In their effort to build a stronger relationship, Mark and Arian have started to see a counsellor to sort out what they believe are mainly communication issues. Since then, they have made small steps toward improving how they talk with each other and they have begun to learn about the three internal parts that play a role in how they react to each other: the inner child, the adaptive child and the adult.
All the good ‘will’ doesn’t lead to peace…
Mark struggles with his son, James, for no apparent reason. The more James pushes for freedom, the more Mark pushes back with rules, restrictions and frustration. After James spent two nights at his friend’s place, he comes back only to ask for permission to go to another get-together with his friends the next evening. Mark spent the time prior to his son’s overnight watching him closely. He is convinced that James has not done enough home-work to stay on top of school stuff. James has used his phone too much and has not contributed enough to the household chores. When James asks if he can go, Mark uses the opportunity to let him know how unhappy he is about his son’s lack of engagement with the ‘important’ things in life.
Predictably, the conversation ends in another disaster. This time, Arian is adamant that it is time for Mark to receive an individual counselling session to sort himself out. Mark, who is torn between feeling self-righteous and sad, agrees.
Mark is off to his first individual counselling session to address his anger.
He struggles with a number of things. Anger is uncomfortable and doesn’t feel good. But it also gives him a feeling of authority he is very reluctant to relinquish. He really doesn’t want to let go of the idea that he is the one who makes decisions and that James is the one who has to listen to him. In counselling it takes some for him to drop below the anger and notice the helplessness and confusion.
Softer feelings: They are not a sign of weakness but a sign of honesty.
It takes further gentle coaxing and challenging before he can admit to himself that he feels insecure. Thankfully the counsellor continues to normalise the defensive reactions. She explains how men struggle with expressing what many think of as ‘softer’ feelings – those that normally belong to women… Mark is a bit embarrassed. He is glad that Arian is not in the session, but agrees non-the-less. Eventually it feels like there is a kind of permission and acceptance in the room for him to go to these ‘softer feelings’. Mark then finds it easier to acknowledge his confusion and helplessness and can begin to explore what the inner child might need. This is the part that experiences these feelings from a place of innocence and youth.
The inner child responds to safety, compassion and care.
To his astonishment he warms up to the idea of having a dialogue with the younger version of himself and finds it quite helpful. He knows what he would have loved his dad to tell him when he got bullied at school. Mark is also aware of the physical closeness he craved as a younger boy from his mother and the rejection he felt when she was not responsive. He remembers climbing onto his grandmother’s lap as a five-year-old and the safety and warmth that came from her.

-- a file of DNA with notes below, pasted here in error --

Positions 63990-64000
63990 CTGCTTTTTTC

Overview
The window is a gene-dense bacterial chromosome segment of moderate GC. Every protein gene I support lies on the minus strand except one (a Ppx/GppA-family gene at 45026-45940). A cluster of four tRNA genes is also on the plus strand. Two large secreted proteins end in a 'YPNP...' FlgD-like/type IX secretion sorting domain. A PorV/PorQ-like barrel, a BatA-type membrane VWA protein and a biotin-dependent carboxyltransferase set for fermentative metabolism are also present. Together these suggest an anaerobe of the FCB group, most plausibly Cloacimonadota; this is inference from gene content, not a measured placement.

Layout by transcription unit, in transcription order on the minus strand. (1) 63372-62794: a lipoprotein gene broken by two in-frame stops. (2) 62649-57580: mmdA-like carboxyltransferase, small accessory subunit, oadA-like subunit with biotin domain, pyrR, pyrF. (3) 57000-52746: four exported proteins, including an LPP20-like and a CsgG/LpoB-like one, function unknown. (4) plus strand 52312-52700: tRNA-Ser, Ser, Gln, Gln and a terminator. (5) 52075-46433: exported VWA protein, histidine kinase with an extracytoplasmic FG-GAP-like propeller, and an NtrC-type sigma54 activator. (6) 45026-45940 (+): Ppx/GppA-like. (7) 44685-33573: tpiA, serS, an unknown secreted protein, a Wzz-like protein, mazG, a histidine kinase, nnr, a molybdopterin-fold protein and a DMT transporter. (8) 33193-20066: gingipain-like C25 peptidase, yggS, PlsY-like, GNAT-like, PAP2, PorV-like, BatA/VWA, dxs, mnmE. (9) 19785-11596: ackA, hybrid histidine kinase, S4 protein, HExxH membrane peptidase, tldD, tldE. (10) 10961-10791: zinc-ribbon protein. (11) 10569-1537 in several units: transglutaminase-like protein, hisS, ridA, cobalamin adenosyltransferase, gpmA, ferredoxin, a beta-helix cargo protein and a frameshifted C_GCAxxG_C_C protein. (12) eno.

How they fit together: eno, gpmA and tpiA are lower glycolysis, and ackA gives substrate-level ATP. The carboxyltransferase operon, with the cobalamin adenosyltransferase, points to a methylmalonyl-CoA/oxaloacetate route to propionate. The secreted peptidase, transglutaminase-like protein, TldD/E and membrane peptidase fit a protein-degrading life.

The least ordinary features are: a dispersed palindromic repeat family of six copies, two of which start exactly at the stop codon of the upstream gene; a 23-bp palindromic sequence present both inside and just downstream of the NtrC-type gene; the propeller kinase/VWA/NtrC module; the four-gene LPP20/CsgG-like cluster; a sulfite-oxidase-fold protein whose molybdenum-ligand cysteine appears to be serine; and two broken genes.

After talking about these events for a few moments, Mark is invited to check in with his body and notices a relaxation and indeed, softness, in his muscles that has not been there for a long time. This helps him to understand the concept of the inner child care.
Caring for the inner child is always step number one
His counsellor invites him to mentally place himself in a supportive environment when he feels the old, familiar anger and frustration arise. This could be an image of sitting on his grandma’s lap. Or receiving a hug from his mom. It could be a supportive word from the adult him to his inner child. Anything Mark experiences as supportive, caring and compassionate can help him through the moment of anger.
This is the adult coming back ‘online’, assisting the ‘inner child’.
As a last exercise, Mark and his counsellor recall the latest fight between father and son again. This time Mark can feel the difference between before and after his session. Now that he knows his feelings belong to him, Mark finds it easier to own the experience. He can stop blaming James for behaving somehow ‘wrongly’. Mark is even aware that he, as a teenager, also wanted to break away from the conventions of his parent’s ideas of adulthood. He actually remembers despising them a fair bit at the time. James is only the trigger of these uncomfortable memories.
Thus equipped, Mark, once again, comes back to his son with greater understanding. He now has a better capacity to negotiate the latest request with reason and care. He also notices how he is actually fully capable of guiding his son through the conversation without being angry or self-righteous but with no less authority.
One quote his counsellor mentioned and he will always remember is: ‘When you begin to reinforce your authority through anger and shouting, you have actually already lost it’.
Do you want to learn to soothe your own frightened inner child?
If you need to learn to take care of your inner child and wonder how to do this, book a free 45-minute check-in-session with Mattie or Michelle now.